Trump and Robinson have landslide leads among Republicans

Published October 12, 2023

By Civitas Poll

With less than sixty days until candidate filing begins, the John Locke Foundation polled likely North Carolina Republican Primary voters to gauge support for 2024’s candidates. The results showed run-away leads for presidential and gubernatorial nominees, but the Lt. Governor’s and Labor Commissioner’s races have high numbers of undecideds. 

A majority of likely Republican voters in the state (51.8%) said they would support former president Donald Trump in the primaries. That is nearly a 40-point lead over the next closest candidate, Florida Governor Ron DeSantis, who garnered 12% of the vote. In third place was former South Carolina Governor Nikki Haley (10.4%), followed by Vivek Ramaswamy (5.2%), Chris Christie (3.7%), Mike Pence (2.9%), Tim Scott (25), and lastly, Asa Hutchinson (0.5%). Women are less likely to support Trump than men and are more likely to remain undecided in the presidential race. 

“Trump still has a hold on North Carolina Republicans,” said Locke CEO Donald Bryson. “With a lead like this, it is hard to imagine what would be required for another Republican candidate to pass him in the polls to win North Carolina’s GOP delegates.” 

The gubernatorial race came out similarly, with 48.6% of likely GOP voters choosing Lt. Gov. Mark Robinson – a 43.7-point lead on the next closest candidate, Treasurer Dale Folwell (4.9%). Former Congressman Mark Walker came in third place with 4.1% support. However, a significant percentage (41.2%) of voters are still undecided in this race. Urban areas have the most undecided voters (55%) in the gubernatorial race. By contrast, rural areas are the most decided, with majority support (55%) favoring Mark Robinson. When voters were asked what issues were the most important to them in the governor’s race, budget and taxes made the top of the list, followed closely by immigration.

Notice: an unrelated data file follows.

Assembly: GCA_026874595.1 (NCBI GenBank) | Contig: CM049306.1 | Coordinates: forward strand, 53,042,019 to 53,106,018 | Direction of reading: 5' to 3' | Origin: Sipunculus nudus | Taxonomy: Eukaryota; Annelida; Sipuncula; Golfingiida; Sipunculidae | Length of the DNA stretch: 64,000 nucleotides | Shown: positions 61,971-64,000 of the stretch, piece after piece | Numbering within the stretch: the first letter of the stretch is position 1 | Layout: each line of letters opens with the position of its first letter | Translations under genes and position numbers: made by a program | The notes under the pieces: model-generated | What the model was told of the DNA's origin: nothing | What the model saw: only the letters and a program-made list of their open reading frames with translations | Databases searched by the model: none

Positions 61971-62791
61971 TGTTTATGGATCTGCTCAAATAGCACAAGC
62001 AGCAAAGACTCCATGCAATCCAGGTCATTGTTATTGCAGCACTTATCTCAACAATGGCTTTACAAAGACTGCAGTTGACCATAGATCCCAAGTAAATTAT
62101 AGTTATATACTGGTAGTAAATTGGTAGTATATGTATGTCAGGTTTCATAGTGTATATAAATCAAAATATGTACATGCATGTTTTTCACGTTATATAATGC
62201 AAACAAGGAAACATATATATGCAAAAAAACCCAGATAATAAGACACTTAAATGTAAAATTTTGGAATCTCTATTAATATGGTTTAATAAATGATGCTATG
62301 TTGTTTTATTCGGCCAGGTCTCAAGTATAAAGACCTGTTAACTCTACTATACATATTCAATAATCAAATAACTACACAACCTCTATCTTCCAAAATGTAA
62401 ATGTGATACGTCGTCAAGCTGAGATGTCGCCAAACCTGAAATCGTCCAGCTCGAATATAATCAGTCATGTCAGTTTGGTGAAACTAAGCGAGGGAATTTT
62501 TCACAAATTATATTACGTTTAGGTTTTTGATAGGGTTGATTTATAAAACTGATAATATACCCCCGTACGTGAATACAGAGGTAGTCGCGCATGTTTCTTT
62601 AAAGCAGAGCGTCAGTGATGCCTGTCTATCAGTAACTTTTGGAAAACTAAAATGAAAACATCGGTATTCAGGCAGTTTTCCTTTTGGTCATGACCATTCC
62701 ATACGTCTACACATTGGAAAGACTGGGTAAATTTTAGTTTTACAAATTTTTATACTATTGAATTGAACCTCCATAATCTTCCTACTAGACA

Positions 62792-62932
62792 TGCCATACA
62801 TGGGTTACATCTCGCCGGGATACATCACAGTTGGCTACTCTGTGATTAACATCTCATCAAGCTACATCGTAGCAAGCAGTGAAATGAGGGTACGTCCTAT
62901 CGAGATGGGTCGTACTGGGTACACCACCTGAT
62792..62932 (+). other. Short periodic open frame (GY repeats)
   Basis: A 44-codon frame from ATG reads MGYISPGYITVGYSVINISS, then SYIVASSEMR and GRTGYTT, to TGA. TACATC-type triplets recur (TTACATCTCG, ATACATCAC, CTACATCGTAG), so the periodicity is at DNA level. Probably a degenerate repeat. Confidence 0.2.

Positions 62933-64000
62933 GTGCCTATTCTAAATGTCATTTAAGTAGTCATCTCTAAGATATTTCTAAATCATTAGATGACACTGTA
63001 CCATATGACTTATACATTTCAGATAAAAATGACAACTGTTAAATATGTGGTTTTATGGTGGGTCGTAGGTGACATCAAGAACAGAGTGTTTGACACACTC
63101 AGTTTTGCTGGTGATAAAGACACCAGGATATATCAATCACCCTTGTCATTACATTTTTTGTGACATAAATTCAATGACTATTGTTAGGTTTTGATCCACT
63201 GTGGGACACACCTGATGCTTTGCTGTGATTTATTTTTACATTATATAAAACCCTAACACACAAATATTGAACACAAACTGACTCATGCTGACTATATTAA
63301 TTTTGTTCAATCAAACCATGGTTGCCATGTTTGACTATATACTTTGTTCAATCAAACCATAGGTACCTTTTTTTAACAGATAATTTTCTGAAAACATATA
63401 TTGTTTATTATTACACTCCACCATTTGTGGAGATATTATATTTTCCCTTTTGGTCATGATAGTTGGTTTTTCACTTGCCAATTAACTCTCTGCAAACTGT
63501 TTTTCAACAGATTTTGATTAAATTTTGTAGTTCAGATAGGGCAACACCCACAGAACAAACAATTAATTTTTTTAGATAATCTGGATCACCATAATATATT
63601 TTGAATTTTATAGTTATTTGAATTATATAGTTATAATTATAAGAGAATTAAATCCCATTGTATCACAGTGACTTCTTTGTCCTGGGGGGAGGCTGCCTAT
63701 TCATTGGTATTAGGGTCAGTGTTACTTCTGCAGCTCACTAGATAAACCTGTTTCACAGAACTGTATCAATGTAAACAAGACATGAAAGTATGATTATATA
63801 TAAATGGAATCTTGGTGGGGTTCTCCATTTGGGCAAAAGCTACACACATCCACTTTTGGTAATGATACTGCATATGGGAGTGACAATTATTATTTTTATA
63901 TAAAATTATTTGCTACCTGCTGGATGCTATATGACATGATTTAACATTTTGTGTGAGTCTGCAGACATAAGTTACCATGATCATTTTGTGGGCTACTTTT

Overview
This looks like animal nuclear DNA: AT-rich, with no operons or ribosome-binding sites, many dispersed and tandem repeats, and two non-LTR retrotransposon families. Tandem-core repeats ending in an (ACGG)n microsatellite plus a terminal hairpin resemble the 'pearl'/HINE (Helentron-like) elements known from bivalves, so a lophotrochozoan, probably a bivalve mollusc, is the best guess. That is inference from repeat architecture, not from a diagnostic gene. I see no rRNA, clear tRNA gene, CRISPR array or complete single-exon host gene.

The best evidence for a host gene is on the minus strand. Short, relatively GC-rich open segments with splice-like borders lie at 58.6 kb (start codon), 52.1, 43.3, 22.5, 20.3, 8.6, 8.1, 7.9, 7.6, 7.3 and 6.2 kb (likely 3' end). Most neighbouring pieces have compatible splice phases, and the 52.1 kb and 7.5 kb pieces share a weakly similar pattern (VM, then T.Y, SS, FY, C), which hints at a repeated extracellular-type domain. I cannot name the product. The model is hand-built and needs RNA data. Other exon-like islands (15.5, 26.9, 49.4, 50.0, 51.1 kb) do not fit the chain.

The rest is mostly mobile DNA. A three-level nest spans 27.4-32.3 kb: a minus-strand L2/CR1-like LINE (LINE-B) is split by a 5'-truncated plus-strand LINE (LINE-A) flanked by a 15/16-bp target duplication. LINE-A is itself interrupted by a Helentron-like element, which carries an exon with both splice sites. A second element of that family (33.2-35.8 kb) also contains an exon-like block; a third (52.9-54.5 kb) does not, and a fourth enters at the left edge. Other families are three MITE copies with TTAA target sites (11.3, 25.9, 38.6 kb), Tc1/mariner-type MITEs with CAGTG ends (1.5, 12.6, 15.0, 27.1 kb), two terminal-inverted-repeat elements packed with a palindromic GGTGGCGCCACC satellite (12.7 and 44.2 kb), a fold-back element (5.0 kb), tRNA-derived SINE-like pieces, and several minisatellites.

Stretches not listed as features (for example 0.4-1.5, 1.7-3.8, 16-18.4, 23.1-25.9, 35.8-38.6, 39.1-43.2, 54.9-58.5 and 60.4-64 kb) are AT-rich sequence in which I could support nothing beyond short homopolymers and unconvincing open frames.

The lieutenant governor and labor commissioner races had the most undecided voters, with more than 80% of voters stating they were unsure who they would vote for in these elections. The top candidate for Labor Commissioner was State Representative Jon Hardister (5.3%), followed by former Union County Board of Commissioners candidate Travis Wilson and Wake County attorney Luke Farley (3.3% and 2.7%, respectively). While no lieutenant governor candidate cracked 5% support, the top contenders were Rockingham County Sheriff Sam Page (4%), former Lieutenant Governor Chief of Staff Hal Weatherman (3.8%), and former State Senator Deanna Ballard (3.1%). 

“Outside of the president and governor’s race, there is a lot of room to gain ground,” Bryson continued. “If I were a candidate in one of those races, I would be hitting the pavement and trying to improve my awareness of my campaign as much as possible. Name ID will be critical in these down-ballot Council of State races.” 

Another opportunity for raising awareness is certificate-of-need (CON) laws. These state regulations require healthcare providers to prove the necessity of new facilities or services before they can expand or open new locations. Less than a third of survey participants were familiar with CON laws. Most participants (54.7%) were unsure whether CON laws helped or harmed access to healthcare services, and only 8.1% believed that CON laws improved access. While most participants were unsure whether the state should repeal its CON laws, of those who did have an opinion, respondents favored repeal by a 4:1 margin. 

Similarly, nearly two-thirds of voters were not aware that North Carolina has no defined session limits for our state legislature. Most voters would support session limits (51.3%), while only 14.7% would oppose. Support for session limits is eleven points higher among women than men. The vast majority of respondents would like to see term limits bind the General Assembly leadership. Nearly 86% of respondents would support term limits, while less than five percent would oppose. A plurality of likely GOP primary voters (43.8%) believe the state legislature’s leadership should be capped at two terms (four years). The responses of likely GOP primary voters are very similar to the state’s general voting population who, in last month’s poll, were 85% in support of term limits and showed plurality support for a four-year cap on leadership tenure.